Third, sometimes the inhibition is REAL. You need some major help and thankfully there are some great products out there to get your Silicone Paint to stick! I advise every long term Silicone Artist out there to have one or all of these products on hand at all times:
You can use a product called InhibitX (I love the stuff, others don’t, just preferance).
There is a full page of instructions for this amazing product that I will let you research for yourself but basically, it’s a liquid you brush or spray on that acts as an adhesive and bond for your paint to your piece.
Some will use just NOVOC GLOSS for their cleaning and re-prepping. I learned from Christina Whiting that NOVOC can help open the actual “pores” of the silicone allowing your silicone piece to take paint more easily. A particulate mask (respirator) is always advised when using chemicals but I don’t because it doesn’t have any “volatile organic compounds” and that’s where the name NOVOCS came from but please, use one if you feel it’s necessary. Here is what that looks like
I also REALLY LOVE FuseFX’s BONDFX. Expensive BUT is a two-part Platinum silicone coating that can be brushed or sprayed over tin based silicones, rendering the surface compatible with platinum silicones. And that also means surfaces that have been contaminated with inhibitors.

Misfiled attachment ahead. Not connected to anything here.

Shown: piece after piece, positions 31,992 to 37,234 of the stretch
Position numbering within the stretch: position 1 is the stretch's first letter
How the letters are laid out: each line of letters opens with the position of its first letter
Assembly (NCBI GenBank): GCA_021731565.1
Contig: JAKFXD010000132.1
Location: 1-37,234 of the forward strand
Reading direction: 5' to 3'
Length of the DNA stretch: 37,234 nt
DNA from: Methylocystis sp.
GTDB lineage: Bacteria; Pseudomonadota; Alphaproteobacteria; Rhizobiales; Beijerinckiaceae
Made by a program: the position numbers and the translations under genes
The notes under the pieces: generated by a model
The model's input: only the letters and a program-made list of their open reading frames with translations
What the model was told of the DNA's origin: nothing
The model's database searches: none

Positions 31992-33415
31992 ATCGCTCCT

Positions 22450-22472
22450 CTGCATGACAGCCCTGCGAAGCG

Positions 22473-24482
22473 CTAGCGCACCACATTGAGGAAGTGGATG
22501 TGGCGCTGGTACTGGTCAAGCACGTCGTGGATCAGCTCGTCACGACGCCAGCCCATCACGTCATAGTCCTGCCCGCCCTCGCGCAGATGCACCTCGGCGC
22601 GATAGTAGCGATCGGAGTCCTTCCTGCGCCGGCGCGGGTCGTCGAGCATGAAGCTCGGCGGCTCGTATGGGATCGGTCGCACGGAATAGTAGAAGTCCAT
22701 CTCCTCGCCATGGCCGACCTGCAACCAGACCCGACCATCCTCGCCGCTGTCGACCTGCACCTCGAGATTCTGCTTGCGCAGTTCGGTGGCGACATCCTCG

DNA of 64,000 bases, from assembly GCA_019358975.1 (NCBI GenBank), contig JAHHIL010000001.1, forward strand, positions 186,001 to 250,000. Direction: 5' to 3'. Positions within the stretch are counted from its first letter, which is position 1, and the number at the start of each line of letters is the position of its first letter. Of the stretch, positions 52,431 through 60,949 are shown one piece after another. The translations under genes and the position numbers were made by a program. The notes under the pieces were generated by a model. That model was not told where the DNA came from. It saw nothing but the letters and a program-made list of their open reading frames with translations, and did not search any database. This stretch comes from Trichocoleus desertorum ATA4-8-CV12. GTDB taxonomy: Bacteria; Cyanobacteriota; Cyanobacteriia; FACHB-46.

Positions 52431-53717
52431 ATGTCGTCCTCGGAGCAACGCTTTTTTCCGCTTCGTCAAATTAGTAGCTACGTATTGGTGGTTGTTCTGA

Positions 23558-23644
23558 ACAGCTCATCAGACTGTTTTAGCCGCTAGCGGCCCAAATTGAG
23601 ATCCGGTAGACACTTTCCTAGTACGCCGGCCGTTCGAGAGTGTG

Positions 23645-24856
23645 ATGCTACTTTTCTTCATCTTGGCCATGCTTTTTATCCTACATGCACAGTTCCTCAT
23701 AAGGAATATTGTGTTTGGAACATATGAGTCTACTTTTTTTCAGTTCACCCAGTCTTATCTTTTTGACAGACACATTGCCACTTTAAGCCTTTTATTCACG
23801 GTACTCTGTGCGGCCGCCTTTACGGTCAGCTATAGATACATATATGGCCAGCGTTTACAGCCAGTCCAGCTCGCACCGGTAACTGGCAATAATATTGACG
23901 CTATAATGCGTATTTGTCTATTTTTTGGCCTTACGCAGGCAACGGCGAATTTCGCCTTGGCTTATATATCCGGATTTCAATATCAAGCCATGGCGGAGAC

Well, that’s it for now! A bit of a long post, eh!!! Let me say now, that this is all from my, ( KrisC from The Dainty Loft), experience. Some may have other ideas or suggestions and that is GREAT! Whatever works! These are the things that work for me! AND I will gladly and gratefully add to this whatever information other Professional Pourers/Painters/Silicone Makers (rhymes, lol) have to offer!!! So please write me if you do!!!
Once I couldn’t figure out why my kit, fresh out of the box and washed and prepped, wouldn’t allow my paint to stick. I TRIED EVERYTHING. In the end, the Pourer helped me and I covered that baby head to toe with Inhibit X and it was a DREAM to paint!!! Once, on another kit, I had to do the same with BondFX because the InhibitX wouldn’t work. I guess what I am saying is if you’re going to work with Silicone, there are guarantees to have paint issues and you’re going to have to be a Detective and go through a rigorous (and yes! stressful, especially if its a custom) time to figure things out and fix it.
* I do want to say, that in the past we may have thought if our paint wasn’t sticking the problem could lie with the Pourer or the place where we got the kit. That they made a bad kit or a kit that just inhibits paint. With much research from many Smooth-On Reps that information for me has changed. Unless the Pourer made its kit or mold out of tin or another non-platinum based silicone, the problems that occur with inhibition have predominately been issues that are the ones listed above and not with the Pourer. What CAN happen is it still has the Release agent on the kit and it’s being stubborn to come off.)ALSO, on the topic of Pourers, it’s so important to buy from a reputable Pourer or Company. Chinese KnockOffs and Silicone dolls have WRECKED the industry and I 100% do not recommend painting their silicone or vinyl dolls.
I hope this post and information helps you and thank you for taking the time to read it.
*some information has been referenced from Tom McLaughlin’s book Silicone Art… an excellent source for any Silicone Artist’s toolbox 🙂